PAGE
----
Thousands of Wigan homes are hit by fuel poverty
Charity National Energy Action says 10,000 people in the UK lose their lives to a cold home each year, and that “we should be more alert than ever” to the problem’s health impact amid the coronavirus pandemic.
Data from the Department for Business, Energy and Industrial Strategy shows that 11 per cent of the 142,719 households in Wigan faced energy bills that pushed them into poverty in 2018 – the most recent year for which figures are available.
It means 15,394 of households in the area were fuel poor, with the rate falling from 12 per cent in 2017. Across the North West, 12 per cent of households could not afford their bills in 2018.
A household is considered to be fuel poor if their energy costs are above the national median, and if meeting those costs would push them below the poverty line.
The 383,000 fuel poor households in the North West were, on average, £348 short of being able to afford their energy bills each year, according to BEIS figures.
The Government has set targets to improve the energy efficiency of buildings that households in fuel poverty live in.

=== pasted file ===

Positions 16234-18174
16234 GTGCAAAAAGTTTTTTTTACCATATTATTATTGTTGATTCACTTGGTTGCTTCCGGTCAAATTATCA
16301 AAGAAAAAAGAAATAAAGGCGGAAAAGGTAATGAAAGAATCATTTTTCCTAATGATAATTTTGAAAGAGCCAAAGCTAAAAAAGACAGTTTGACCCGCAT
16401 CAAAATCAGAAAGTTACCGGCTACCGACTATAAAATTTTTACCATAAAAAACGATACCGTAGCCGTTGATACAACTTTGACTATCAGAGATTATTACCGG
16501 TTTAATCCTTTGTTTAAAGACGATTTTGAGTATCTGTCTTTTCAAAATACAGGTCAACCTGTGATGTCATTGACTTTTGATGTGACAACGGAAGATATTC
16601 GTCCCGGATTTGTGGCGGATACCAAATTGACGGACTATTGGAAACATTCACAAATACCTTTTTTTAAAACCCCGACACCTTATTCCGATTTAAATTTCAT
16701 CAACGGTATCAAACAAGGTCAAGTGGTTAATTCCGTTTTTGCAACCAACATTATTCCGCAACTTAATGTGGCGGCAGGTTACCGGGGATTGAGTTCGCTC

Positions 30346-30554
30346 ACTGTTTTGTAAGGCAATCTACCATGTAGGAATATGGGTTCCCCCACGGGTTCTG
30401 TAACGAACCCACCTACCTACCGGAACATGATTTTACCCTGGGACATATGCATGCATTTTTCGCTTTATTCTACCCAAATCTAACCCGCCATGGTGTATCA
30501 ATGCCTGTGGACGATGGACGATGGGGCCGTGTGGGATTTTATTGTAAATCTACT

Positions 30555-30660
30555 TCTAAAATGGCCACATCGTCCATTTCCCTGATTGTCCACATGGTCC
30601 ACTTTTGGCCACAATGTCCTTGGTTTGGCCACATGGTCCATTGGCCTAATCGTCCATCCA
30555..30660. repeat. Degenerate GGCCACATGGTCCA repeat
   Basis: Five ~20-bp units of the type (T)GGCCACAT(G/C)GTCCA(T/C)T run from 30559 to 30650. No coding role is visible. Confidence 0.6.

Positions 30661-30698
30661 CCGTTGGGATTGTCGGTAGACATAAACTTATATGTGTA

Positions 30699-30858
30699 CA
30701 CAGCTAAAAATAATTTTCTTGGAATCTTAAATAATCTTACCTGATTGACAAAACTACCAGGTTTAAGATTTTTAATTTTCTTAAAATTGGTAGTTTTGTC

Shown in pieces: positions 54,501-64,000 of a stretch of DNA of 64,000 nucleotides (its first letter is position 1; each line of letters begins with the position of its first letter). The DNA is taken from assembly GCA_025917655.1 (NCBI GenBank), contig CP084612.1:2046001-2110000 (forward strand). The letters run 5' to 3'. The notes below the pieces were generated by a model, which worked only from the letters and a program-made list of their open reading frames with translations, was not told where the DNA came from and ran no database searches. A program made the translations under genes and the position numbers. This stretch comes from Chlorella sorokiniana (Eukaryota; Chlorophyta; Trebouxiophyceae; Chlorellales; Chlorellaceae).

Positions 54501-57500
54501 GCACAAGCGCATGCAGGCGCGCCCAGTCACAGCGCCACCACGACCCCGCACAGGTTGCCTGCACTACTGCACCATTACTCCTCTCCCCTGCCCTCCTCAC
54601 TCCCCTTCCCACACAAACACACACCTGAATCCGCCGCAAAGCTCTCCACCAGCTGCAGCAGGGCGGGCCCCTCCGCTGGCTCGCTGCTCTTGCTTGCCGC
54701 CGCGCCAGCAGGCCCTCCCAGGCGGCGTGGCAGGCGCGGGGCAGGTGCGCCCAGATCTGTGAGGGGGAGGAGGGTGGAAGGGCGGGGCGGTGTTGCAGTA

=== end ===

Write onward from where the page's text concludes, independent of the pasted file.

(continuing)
It aims to ensure that “as many fuel-poor households as reasonably practicable” achieve a minimum efficiency rating of Band C by 2030, with interim goals of Band E by 2020 and Band D in 2025.
Emergency measures to protect the energy supply of at-risk people during Covid-19 disruption were agreed by the Government and the energy industry in March.
Adam Scorer, chief executive of National Energy Action, said the Government should take further steps to avoid a “deadly collision” between the virus and fuel poverty-related mortality amid a possible second outbreak this winter.
He added: “Every year around 10,000 people die directly as a result of a cold home.
“Many thousands more who cannot afford to keep their homes warm are hospitalised, suffer from a severe respiratory condition or just shiver in damp, cold homes.”